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Modulation of Genes Responsible for Cilia Length by Exposure to Cigarette Smoke

The safety and scientific validity of this study is the responsibility of the study sponsor and investigators. Listing a study does not mean it has been evaluated by the U.S. Federal Government. Read our disclaimer for details. Identifier: NCT02168673
Recruitment Status : Completed
First Posted : June 20, 2014
Last Update Posted : May 2, 2016
Information provided by (Responsible Party):
Weill Medical College of Cornell University

Brief Summary:
Cigarette smoking is the major risk factor for developing chronic obstructive pulmonary disease (COPD). Patients with COPD have difficulty clearing mucus and debris from their airways. Even smokers who have not developed COPD may have difficulty clearing the airways. This is partly because smoking impairs the function of cilia, tiny hairs lining the airways that sweep out mucus to keep the airways clean. The investigators have found that smoking reduces the length of cilia, which may contribute to the worsened cilia function in smoking and COPD. This is true even in smokers who show no signs of lung disease. The investigators believe that smoking affects levels of genes in lung cells, resulting in shorter cilia.

Condition or disease
COPD Smoking

Detailed Description:
In this study, we will use bronchoscopy (inserting a scope into the lungs) to obtain lung cells by brushing cells from the airways and we will study genes that may be related to cilia length. Our goals are (1) to prove that exposure to cigarette smoke results in shorter cilia, (2) to learn which specific genes control cilia length, and (3) to learn how smoking affects the gene ODF2 and what effect this has on cilia. Understanding how smoking affects cilia may help us identify new ways to treat patients with COPD.

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Study Type : Observational
Actual Enrollment : 1 participants
Observational Model: Cohort
Time Perspective: Prospective
Official Title: Modulation of Genes Responsible for Cilia Length by Exposure to Cigarette Smoke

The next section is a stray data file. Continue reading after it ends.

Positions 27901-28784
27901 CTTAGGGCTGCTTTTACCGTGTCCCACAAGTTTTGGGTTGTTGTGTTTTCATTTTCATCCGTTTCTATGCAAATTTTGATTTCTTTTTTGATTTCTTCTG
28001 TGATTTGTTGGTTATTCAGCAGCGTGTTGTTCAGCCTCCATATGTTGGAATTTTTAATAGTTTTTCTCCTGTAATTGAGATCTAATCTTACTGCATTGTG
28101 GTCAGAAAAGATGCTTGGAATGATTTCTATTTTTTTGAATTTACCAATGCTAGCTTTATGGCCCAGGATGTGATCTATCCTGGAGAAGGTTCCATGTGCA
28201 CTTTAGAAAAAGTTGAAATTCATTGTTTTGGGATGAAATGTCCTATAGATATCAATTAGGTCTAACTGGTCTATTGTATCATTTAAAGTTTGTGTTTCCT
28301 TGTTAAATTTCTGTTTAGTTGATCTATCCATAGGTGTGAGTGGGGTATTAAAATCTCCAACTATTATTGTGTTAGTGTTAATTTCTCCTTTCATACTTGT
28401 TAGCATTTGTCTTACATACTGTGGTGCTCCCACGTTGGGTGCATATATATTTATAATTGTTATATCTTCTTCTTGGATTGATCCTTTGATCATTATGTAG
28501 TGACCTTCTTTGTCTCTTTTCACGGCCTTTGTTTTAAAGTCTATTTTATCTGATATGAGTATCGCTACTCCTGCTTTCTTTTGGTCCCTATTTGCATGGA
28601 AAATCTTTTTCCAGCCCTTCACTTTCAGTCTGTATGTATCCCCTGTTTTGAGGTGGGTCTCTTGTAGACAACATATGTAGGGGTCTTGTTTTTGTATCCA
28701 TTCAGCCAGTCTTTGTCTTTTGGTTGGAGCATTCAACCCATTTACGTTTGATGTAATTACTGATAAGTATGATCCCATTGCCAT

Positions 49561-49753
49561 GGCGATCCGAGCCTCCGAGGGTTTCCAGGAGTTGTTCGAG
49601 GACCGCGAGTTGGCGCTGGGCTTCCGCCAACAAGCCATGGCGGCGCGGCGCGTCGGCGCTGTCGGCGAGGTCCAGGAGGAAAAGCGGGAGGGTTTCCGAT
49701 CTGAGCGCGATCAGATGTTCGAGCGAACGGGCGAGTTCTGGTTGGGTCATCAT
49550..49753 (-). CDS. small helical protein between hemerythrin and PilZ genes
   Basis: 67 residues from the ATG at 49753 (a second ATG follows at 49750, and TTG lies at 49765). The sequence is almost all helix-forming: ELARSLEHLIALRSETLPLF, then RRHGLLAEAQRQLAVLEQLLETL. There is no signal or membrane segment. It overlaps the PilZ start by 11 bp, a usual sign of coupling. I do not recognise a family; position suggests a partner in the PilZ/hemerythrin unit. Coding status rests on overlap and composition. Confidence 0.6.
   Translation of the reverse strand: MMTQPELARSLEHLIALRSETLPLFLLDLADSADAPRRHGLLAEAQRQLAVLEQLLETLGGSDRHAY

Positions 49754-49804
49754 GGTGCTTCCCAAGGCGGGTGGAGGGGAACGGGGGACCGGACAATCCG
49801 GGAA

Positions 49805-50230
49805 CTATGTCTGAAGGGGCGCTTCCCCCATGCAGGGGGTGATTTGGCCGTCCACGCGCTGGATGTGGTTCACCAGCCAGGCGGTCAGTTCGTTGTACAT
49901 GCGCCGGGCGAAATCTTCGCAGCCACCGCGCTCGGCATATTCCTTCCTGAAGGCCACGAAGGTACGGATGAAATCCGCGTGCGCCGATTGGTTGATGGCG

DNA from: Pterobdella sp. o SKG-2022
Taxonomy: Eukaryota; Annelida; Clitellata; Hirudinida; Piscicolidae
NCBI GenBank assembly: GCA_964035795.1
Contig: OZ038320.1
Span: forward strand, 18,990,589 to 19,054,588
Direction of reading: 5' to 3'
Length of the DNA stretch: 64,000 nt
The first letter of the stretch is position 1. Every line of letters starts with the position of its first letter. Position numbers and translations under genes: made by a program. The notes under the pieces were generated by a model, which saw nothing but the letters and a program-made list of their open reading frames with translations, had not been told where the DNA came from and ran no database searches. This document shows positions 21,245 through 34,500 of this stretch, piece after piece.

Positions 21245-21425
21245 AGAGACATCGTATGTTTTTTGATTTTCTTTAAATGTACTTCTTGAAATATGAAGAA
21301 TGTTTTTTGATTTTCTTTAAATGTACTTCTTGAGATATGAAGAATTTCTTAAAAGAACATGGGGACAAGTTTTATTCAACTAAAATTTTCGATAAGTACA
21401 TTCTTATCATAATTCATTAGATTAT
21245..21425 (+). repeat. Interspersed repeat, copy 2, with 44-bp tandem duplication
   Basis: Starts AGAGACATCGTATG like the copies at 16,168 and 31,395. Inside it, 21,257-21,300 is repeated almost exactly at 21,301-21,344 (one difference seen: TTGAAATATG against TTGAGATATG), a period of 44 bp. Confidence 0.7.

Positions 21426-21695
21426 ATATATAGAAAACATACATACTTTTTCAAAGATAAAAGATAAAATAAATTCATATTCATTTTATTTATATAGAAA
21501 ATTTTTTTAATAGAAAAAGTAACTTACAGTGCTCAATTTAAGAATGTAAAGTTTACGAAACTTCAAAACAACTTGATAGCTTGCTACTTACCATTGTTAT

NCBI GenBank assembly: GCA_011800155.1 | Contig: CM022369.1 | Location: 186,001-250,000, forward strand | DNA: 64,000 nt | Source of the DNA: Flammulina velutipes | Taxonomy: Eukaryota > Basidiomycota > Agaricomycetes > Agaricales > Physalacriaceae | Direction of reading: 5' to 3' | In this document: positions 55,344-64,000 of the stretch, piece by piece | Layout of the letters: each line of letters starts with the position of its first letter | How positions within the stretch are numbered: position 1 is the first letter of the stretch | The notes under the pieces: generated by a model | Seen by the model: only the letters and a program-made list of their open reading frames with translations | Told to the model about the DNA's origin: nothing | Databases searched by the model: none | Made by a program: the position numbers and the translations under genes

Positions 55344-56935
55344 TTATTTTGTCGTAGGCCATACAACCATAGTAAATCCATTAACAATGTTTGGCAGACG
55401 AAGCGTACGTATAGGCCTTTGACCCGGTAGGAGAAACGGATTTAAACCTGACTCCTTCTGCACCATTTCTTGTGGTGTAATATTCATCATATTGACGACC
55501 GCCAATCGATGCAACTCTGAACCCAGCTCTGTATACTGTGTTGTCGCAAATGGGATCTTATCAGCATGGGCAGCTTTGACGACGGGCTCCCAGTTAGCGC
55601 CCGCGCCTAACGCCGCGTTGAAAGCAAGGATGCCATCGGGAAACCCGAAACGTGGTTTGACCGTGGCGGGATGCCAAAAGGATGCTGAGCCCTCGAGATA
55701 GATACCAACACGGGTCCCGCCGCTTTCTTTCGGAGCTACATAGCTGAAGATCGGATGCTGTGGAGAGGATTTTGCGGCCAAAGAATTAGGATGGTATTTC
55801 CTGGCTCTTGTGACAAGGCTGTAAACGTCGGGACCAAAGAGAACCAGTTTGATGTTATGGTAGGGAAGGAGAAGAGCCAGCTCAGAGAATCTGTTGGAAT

Study Start Date : April 2011
Actual Primary Completion Date : April 2015
Actual Study Completion Date : April 2015

Resource links provided by the National Library of Medicine

Group 1
Healthy non-smokers
Group 2
Healthy non-smokers

Primary Outcome Measures :
  1. Evidence that exposure to cigarette smoke will result in shorter cilia length in human airway epithelial [ Time Frame: One Year ]
    Cilia length will be measured using three preparation techniques: air-dried cytospins, detached cilia on cytospins, and mounted hydrated aliquots of cells.

Biospecimen Retention:   Samples With DNA
Blood and cells obtained from the study may be kept for future genetic studies.

Information from the National Library of Medicine

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Ages Eligible for Study:   18 Years and older   (Adult, Older Adult)
Sexes Eligible for Study:   All
Accepts Healthy Volunteers:   Yes
Sampling Method:   Probability Sample
Study Population
The study will involve healthy nonsmokers and healthy smokers.

Inclusion Criteria:

  • Must be capable of providing informed consent
  • Males and females, age 18 or older
  • Nonsmoking, validated by venous carboxyhemoglobin and urine nicotine and cotinine within range for nonsmoker without smoke exposure, matched with smoker group by age, sex, ethnic/racial group
  • Good overall health without history of chronic lung disease, including asthma, and without recurrent or recent (within 3 months) acute pulmonary disease
  • Normal physical examination
  • Normal routine laboratory evaluation, including general hematologic studies, general serologic/immunologic studies, general biochemical analyses, and urine analysis
  • Negative HIV, hepatitis B and C serology
  • Normal chest X-ray (PA and lateral)
  • Normal electrocardiogram
  • Females - not pregnant
  • No history of allergies to medications to be used in the bronchoscopy procedure
  • Not taking any medications relevant to lung disease or having an effect on the airway epithelium
  • Willingness to participate in the study

Exclusion Criteria:

  • Unable to meet the inclusion criteria
  • Pregnancy
  • Current active infection or acute illness of any kind
  • Habitual use of drugs and/or alcohol within the past six months (Acceptable: -Marijuana one time in three months; average of two alcoholic beverages per day; drug and/or alcohol abuse is defined as per the DSM-IV Substance Abuse Criteria)
  • Evidence of malignancy within the past 5 years

Information from the National Library of Medicine

To learn more about this study, you or your doctor may contact the study research staff using the contact information provided by the sponsor.

Please refer to this study by its identifier (NCT number): NCT02168673

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United States, New York
Weill Cornell Medical College and Weill Cornell Medical Center, Department of Genetic Medicine
New York, New York, United States, 10021
Sponsors and Collaborators
Weill Medical College of Cornell University
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Principal Investigator: Ronald G Crystal, MD Weill Medical College of Cornell University
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Responsible Party: Weill Medical College of Cornell University Identifier: NCT02168673    
Other Study ID Numbers: 1102011549
First Posted: June 20, 2014    Key Record Dates
Last Update Posted: May 2, 2016
Last Verified: April 2016
Individual Participant Data (IPD) Sharing Statement:
Plan to Share IPD: Undecided
Keywords provided by Weill Medical College of Cornell University:
Cigarette Smoke